February 14, 2018
Workplace Relationships in a Post #MeToo Era
by Steven Loewengart, Fisher Phillips LLP
In the midst of the #MeToo tidal wave, employers are clamping down on office romances out of fears over potential claims of sexual harassment. But is the answer to ban employees from dating altogether?
In today’s workplace, a ban would generally be a nonstarter. Many aspects of this camaraderie even inure to the benefit of employers. However, with the heightened focus on sexual harassment, a plan of action is imperative.
Employers have a right to be concerned. According to a CareerBuilder survey, 41 percent of employees have dated a coworker, and 33 percent of those romances resulted in marriage. Still, the remaining two-thirds of workplace relationships end in a breakup – opening employers up to claims of sexual misconduct as one party or another seeks revenge. On the other hand, a relationship that was once consensual can also turn coercive. In fact, one in four office romances involves a superior, which significantly raises the stakes.
In a post #MeToo era, employers must review and update their sexual harassment policies in light of current attitudes. It’s particularly important to have a “hotline” mechanism that allows anonymous reporting of potentially inappropriate behavior so issues can be addressed before escalating into legal claims. In addition, managerial training that draws stark lines between objectively harmless and aggressive behavior can go a long way.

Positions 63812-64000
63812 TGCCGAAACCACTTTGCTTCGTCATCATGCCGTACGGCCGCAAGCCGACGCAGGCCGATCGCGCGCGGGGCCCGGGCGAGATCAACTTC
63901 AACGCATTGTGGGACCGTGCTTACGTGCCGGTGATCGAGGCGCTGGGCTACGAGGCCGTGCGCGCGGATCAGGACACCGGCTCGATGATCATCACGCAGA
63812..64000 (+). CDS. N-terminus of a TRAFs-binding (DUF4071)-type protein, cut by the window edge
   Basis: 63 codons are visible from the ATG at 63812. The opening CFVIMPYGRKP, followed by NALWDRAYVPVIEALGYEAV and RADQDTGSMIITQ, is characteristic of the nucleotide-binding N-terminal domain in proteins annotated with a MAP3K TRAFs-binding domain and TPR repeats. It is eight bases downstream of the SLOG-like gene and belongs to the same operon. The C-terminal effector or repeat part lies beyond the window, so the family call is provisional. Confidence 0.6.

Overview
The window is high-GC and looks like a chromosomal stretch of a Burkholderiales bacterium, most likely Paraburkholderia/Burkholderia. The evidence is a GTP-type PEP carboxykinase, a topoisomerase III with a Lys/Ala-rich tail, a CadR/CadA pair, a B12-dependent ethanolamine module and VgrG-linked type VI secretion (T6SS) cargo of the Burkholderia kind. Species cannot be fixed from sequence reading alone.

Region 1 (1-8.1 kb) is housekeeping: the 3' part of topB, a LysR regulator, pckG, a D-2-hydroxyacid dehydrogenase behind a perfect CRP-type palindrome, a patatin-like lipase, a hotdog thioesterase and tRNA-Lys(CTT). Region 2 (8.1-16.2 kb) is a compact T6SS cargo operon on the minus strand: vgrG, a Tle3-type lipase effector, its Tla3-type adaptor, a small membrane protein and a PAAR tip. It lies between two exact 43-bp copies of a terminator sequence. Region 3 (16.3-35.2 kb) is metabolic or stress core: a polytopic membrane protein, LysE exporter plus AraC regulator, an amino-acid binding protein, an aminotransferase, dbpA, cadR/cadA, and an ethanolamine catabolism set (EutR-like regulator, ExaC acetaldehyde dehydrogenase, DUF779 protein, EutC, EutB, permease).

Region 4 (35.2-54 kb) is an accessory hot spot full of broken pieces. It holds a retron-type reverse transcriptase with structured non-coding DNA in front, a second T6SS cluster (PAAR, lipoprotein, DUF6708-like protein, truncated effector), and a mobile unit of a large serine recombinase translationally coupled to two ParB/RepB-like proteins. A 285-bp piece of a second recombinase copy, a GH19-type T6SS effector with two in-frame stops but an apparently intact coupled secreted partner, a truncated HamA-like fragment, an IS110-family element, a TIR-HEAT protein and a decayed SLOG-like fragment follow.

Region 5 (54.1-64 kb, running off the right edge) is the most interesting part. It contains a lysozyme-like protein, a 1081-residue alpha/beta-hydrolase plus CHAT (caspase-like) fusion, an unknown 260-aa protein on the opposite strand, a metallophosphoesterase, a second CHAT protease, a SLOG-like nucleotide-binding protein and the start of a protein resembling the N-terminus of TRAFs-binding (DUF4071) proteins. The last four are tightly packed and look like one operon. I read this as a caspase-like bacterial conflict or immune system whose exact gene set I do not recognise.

Not surprisingly, employers are now strongly discouraging or banning relationships between supervisors and subordinates. Many are even asking employees to sign “love contracts” that spell out the voluntary nature of the romance – that is, affirming it is consensual, each employee is free to leave the relationship without fear of retaliation and that both parties understand the company’s sexual harassment policy. In addition, employees should agree to alert HR if the relationship becomes problematic.
Employers should ideally try to reassign a couple to avoid a direct-report situation. However, if that isn’t feasible, a love contract will serve as evidence that no coercion or harassment engendered the romance and the couple will maintain discretion in the workplace. Should the relationship end, an employer can defend itself in any resultant claim by pointing to the agreement as proof of its attempt to effectively address the situation.
Finally, employers should be hypervigilant in ensuring third-party employees aren’t negatively impacted in terms of promotions and perceived favoritism. This could result in claims of gender-based discrimination, if not properly addressed.